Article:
Rushing Waters Aquaponics Feasibility Study

Project Overview

Project Type: Farmer/Rancher
Funds awarded in 2015: $15,000.00
Projected End Date: 02/15/2017
Region: North Central
State: Wisconsin
Project Coordinator:

Information Products


  • Vegetables: greens (leafy)
  • Animals: fish


  • Production Systems: aquaponics

    Proposal summary:

    This project aims to add a cold water aquaponics system to Rushing Waters Trout Farm (the largest in Wisconsin), to provide Organic plant production and phosphorous effluent purification.

    With its outstanding feed conversion rate, small physical footprint, and superfood product, aquaculture farming promises to play a huge role in the future of human food consumption.

    That said, modern aquaculture faces three major problems:

    • Runoff from flow-through aquaculture facilities places a significant load on our watersheds.
    • Non-flow-through aquaculture operations have yet to prove profitability.
    • Producing affordable feeds requires the harvesting of small ocean-caught fish, which disrupts the food chains on which our seafood industry depends.

    This project aims to provide a viable solution to two of these problems.

    Rushing Waters Trout Farm produces the largest output of rainbow trout in Wisconsin, as well as directly providing approximately 40 jobs to rural Jefferson County residents. A flow-through aquaculture operation, it uses the output of two large springs to raise 100 tons of fresh and packaged fish fillets per year, which it sells through the Trout House Restaurant as well as to Roundys and Whole Foods.

    Rushing Waters operates in the Rock River watershed, and is one of only two farms subject to the DNR's Total Maximum Daily Load (TMDL) regulations as part of the Wisconsin Pollutant Discharge Elimination System (WPDES).

    While Rushing Waters leads the industry in sustainability by eliminating chemicals and hormones from our water, the effluent that leaves the farm still contains enough phosphorous that we will begin to struggle to meet Wisconsin’s nation-leading TMDL guidelines as they tighten over the coming years.

    We applaud the DNR’s efforts and share their concerns about the quality of our watersheds. However, currently available options for meeting these goals leave much to be desired. The recirculating aquaculture paradigm provides the only proven method for solving our effluent phosphorous problem. Unfortunately, no recirculating aquaculture farms that we’re aware of in the US have yet proven financial sustainability (though many have tried).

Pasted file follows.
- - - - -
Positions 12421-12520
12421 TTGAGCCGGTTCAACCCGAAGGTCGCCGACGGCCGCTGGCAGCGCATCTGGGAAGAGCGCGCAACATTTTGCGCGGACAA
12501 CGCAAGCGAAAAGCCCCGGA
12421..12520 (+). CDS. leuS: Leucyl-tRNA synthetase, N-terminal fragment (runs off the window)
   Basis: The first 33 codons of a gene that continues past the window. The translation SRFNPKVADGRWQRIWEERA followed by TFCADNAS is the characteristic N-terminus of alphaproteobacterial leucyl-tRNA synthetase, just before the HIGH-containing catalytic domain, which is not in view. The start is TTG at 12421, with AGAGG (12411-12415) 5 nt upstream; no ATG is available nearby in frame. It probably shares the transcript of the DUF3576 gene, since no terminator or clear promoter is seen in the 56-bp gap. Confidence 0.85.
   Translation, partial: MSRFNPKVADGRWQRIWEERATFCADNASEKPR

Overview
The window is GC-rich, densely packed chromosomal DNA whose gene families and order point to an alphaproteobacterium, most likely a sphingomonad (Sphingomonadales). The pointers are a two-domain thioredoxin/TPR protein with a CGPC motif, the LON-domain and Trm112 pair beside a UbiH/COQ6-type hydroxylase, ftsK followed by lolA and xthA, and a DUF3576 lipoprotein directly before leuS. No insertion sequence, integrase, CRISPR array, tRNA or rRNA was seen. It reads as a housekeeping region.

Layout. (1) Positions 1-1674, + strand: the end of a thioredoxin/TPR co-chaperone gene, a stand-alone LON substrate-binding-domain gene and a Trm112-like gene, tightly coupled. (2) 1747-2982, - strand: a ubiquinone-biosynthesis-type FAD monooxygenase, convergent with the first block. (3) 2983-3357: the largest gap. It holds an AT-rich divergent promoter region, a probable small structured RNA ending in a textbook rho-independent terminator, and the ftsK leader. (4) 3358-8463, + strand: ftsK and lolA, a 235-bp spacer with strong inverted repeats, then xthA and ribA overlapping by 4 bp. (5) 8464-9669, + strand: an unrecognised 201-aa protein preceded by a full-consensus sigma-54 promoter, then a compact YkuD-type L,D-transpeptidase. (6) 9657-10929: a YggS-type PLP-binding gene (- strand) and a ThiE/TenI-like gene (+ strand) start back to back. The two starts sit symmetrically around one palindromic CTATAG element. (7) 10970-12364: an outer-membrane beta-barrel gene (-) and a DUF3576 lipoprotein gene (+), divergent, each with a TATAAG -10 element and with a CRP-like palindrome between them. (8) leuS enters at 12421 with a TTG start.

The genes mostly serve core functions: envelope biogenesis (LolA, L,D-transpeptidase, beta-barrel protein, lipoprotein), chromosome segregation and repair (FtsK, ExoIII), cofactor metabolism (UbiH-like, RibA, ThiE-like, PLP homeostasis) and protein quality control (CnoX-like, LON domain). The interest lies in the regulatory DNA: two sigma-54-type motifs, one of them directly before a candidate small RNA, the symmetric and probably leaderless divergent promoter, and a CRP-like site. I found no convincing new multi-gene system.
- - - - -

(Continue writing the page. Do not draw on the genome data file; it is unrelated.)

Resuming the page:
Aquaponics seemed like the great green hope for our future, but after many years of searching and hearing that it could not work in our cold-water flow-through context, we had nearly given up.

    Then, one day, a barber from Madison having lunch at The Trout House handed me a business card with the tagline “Aquaponics for Cold Climates.”

    Jeremiah Robinson spent the past three years at Frosty Fish Aquaponic Systems researching all the existing available methods for operating aquaponics in cold climates. Finding that they all came up short from a sustainability perspective, he combined a number of existing paradigms with some innovations all his own, to develop a viable solution to the challenges of cold weather and cold water.

    His methodology combines the aquaculture principles developed by Dr. Steve Sommerfelt with some recent and surprising discoveries about aquaponics made by Dr. Kenneth Semmons, and adds in the results of his own experiments with cold water nitrification and mineralization, to produce a profitable and effluent-purifying aquaponics design.

    This design would remove almost all phosphorous from the effluent - greatly surpassing the DNR guidelines - as  well as produce tens of thousands of leafy green Organic vegetables and herbs as a byproduct.

    It could expand the Wisconsin's largest rainbow trout farm into the world’s largest aquaponics farm.

    This grant would fund a feasibility study to determine whether the proposed aquaponics farm would be truly sustainable – both environmentally and economically. The study would cost approximately $62,700.

    Success would make Wisconsin even more of a world leader in sustainable food security.

    Project objectives from proposal:

    The environmental benefits to this approach are clear and well-defined. We will define success as a reduction in our phosphorous effluent rate to the DNR-defined 2024 TMDL limit of 0.075 PPM (mg/L) by reusing our mineral-rich fish waste in order grow vegetables.

    From an economic perspective, this feasibility study will prove or disprove the financial viability of our approach to aquaponics. We will define financial viability as a 12% net profit margin.

    The social benefit to this aquaponics operation, if successful over the long term, will include approximately 80 local jobs, including about 35 for mentally handicapped individuals. The operation will draw tourists from around the country to Jefferson County and the Kettle Moraine area. It will also serve as a model for other flow-through cold water aquaculture farms around the world.

    Any opinions, findings, conclusions, or recommendations expressed in this publication are those of the author(s) and do not necessarily reflect the view of the U.S. Department of Agriculture or SARE.